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NC State researchers create compromised Android detection software

Researchers from North Carolina State University create a new Google Android malicious app detection tool.

Published Sat, Mar 8 2014 12:20 PM CST   |   Updated Sat, Aug 8 2020 10:29 AM CDT

Researchers from North Carolina State University have created the Practical Root Exploit Containment (PREC) tool aimed to look for root exploits in malicious apps.

NC State researchers create compromised Android detection software | TweakTown.com

Since most malicious apps targeting Google Android are based on C programming, not Java, researchers can compare apps with a database that describes how apps are expected to operate. Software anomaly detection isn't new, but researchers focused strictly on C code, greatly reducing the number of false positives by searching for C only.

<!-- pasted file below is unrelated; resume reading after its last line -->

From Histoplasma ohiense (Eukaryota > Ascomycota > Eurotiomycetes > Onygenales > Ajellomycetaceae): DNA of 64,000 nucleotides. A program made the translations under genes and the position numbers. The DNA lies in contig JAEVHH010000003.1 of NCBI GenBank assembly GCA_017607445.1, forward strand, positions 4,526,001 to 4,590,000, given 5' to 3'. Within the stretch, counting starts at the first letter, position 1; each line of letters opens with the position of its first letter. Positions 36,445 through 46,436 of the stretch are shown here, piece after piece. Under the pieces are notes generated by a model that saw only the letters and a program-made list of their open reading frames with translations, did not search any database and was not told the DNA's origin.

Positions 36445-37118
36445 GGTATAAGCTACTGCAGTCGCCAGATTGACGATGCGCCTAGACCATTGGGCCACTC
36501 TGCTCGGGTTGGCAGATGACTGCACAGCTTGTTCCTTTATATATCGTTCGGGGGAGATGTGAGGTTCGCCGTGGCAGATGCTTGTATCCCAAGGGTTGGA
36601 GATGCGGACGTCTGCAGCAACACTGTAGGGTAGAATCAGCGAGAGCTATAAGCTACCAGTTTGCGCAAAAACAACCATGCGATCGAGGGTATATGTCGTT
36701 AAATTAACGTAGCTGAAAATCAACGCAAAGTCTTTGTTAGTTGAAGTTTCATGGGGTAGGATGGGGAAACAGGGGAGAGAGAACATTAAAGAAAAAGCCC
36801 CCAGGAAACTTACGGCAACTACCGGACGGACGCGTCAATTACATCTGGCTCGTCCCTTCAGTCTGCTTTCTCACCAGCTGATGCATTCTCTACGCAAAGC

"We have implemented PREC and evaluated our methodology on 140 most popular benign applications and 10 root exploit malicious applications," researchers wrote in their paper. "Our results show that PREC can successfully detect and stop all the tested malware while reducing the false alarm rates by more than one order of magnitude over traditional malware detection algorithms."

There is a heavy amount of research in mobile and app security, with sophisticated malware plaguing users worldwide.

An experienced tech journalist and marketing specialist, Michael joins TweakTown looking to cover everything from consumer electronics to enterprise cloud technology. A former Staff Writer at DailyTech, Michael is now the West Coast News Editor and will contribute news stories on a daily basis. In addition to contributing here, Michael also runs his own tech blog, AlamedaTech.com, while he looks to remain busy in the tech world.

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